Are Liability Waivers Enforceable in New York?

Liability waivers are increasingly a part of every activity, whether the venture is particularly risky or not. Some of them are not enforceable in New York– which is why if you are hurt after signing one, you should obtain legal counsel right away.

Many people believe that after signing a waiver, they cannot pursue legal action if they are hurt. However, it all depends on the situation. For example, entities promoting inherently dangerous activities, such as skydiving, will require the signing of a liability waiver– before a customer can get on the plane.

Perhaps you experienced a successful skydive, but later slipped and fell and broke your leg in the company’s poorly maintained parking lot. Under these circumstances, signing a liability waiver does not preclude your right to pursue a personal injury lawsuit.

The other party involved will likely allege you cannot sue them. Always take that information with a grain of salt since a personal injury attorney can advise you whether you can pursue a claim. Many businesses, including gyms, may tell you there is no legal recourse even though the management knows their waivers are unenforceable.

A New York City personal injury lawyer at Douglas and London can help you receive the compensation you deserve for your injuries. We will investigate the cause of the accident thoroughly and hold those responsible accountable. Our dedicated attorneys have recovered more than $18 billion in settlements and verdicts for our clients.

Liability Waivers

Liability waivers are contract provisions supposedly releasing an entity from liability for injuries connected to an activity. For example, a gym membership contract might specify that the gym is not liable for injuries you sustained, which would prevent you from suing and recovering damages.

However, New York’s General Obligations Law voids waivers from certain enterprises that include:

  • Public pools
  • Gymnasiums
  • Public recreational facilities
  • Public amusement facilities

The other caveat is that the operator receives a fee for facility use. If you paid a fee to use the facility and were injured, the waiver is not enforceable. Keep in mind that the business may allege that the facility was used for educational, rather than recreational purposes– or that someone other than the person who signed the liability waiver paid their entrance fee.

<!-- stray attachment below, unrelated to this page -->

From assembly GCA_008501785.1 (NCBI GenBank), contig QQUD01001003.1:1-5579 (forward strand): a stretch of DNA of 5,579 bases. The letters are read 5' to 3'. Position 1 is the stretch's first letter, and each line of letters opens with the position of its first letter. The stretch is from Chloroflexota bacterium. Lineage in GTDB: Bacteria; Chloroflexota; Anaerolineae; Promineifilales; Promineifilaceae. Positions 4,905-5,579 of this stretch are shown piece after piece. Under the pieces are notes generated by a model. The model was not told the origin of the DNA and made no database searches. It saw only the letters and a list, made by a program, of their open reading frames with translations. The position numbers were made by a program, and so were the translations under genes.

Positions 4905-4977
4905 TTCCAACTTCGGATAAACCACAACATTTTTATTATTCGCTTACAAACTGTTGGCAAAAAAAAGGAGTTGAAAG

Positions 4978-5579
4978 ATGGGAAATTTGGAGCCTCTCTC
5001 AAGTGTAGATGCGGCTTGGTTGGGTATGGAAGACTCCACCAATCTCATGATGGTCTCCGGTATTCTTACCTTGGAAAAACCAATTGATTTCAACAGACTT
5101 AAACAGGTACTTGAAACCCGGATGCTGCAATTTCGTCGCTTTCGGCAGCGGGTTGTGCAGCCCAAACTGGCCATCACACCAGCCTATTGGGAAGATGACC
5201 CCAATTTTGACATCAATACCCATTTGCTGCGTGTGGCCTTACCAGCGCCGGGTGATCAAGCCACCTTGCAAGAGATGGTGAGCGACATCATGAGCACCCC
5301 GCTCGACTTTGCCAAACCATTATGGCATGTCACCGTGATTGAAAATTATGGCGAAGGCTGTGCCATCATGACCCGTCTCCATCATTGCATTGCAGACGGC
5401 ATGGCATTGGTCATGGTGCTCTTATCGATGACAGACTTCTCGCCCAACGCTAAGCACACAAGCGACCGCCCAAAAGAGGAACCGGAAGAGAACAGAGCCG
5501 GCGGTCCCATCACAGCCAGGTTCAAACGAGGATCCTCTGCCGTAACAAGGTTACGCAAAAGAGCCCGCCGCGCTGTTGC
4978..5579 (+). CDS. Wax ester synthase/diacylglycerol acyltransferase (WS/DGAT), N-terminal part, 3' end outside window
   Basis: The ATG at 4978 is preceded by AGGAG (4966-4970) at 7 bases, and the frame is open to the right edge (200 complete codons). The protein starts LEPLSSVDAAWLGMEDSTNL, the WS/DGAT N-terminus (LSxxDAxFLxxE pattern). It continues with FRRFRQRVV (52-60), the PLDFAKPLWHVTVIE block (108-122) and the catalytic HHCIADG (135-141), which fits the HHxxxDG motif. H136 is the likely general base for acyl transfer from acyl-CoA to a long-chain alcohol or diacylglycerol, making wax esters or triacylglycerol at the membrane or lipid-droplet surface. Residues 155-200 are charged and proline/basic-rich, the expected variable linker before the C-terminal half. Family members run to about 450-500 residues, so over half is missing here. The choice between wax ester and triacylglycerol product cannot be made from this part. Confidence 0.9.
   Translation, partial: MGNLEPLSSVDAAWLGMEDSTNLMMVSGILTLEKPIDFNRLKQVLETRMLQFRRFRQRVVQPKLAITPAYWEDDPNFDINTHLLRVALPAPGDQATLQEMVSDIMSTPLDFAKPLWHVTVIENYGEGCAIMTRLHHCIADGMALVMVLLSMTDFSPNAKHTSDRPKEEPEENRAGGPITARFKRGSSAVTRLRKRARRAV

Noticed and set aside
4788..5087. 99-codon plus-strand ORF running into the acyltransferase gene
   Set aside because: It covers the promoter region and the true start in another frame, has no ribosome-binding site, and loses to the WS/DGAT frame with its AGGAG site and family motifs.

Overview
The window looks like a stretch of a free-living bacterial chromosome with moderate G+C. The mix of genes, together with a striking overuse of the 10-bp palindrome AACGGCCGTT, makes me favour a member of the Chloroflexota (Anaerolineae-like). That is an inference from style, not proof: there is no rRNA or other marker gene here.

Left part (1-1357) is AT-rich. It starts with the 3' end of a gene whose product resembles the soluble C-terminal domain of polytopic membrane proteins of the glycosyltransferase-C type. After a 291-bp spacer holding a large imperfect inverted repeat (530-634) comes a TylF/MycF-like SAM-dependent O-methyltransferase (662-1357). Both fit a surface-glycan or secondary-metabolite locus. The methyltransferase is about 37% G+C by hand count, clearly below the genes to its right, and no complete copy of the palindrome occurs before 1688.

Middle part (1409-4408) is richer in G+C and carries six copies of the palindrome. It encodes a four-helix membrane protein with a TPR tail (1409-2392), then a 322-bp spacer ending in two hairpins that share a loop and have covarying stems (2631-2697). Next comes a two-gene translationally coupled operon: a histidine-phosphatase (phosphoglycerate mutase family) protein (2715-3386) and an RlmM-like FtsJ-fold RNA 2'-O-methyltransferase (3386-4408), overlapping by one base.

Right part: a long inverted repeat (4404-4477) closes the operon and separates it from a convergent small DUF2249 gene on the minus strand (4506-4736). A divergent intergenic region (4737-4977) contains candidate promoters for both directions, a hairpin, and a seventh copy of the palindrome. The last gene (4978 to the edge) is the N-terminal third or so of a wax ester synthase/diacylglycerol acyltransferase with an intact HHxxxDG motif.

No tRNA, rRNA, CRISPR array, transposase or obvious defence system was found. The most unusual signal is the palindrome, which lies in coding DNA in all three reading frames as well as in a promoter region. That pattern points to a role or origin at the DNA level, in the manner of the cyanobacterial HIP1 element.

Some businesses might allege that the facility was used for training, not recreation. These are the strategies that organizations have used to get around the New York statute, but a seasoned attorney can counter them, and help protect your legal rights.

Liability Waivers and Minors

Under New York law, minors are not bound to the terms of any contract signed, so a liability waiver signed by a person until 18 is voidable. If the parent signed the waiver, under New York law that does not bind the waiver for a minor’s death or injury. These waivers often involve school or camp activities, including field trips, sports, clubs, and trips to recreational facilities.

Waiver Language

When it comes to enforcing a waiver, language is everything. Some businesses have their attorneys craft carefully worded waivers that will preclude the filing of a lawsuit. However, many companies use standard “boilerplate” waivers that are not enforceable.  


Even a waiver that would stand up in court– does not excuse negligence on the part of the organization’s management. New York laws do not permit such releases to override an individual’s legal rights if their injuries result from said negligence.

Contact a New York Personal Injury Lawyer

If you or a loved one were seriously injured due to another party’s negligence, and you signed a liability waiver, contact an experienced personal injury lawyer at Douglas and London immediately. Arrange a free consultation by calling or texting us 24/7 or completing our online contact form.

We will review your case, examine the waiver, and let you know your options. While the majority of cases are settled, we will proceed to court if the insurance company or the defendant does not agree to a reasonable settlement. There is no fee unless you receive compensation. Hablamos Español.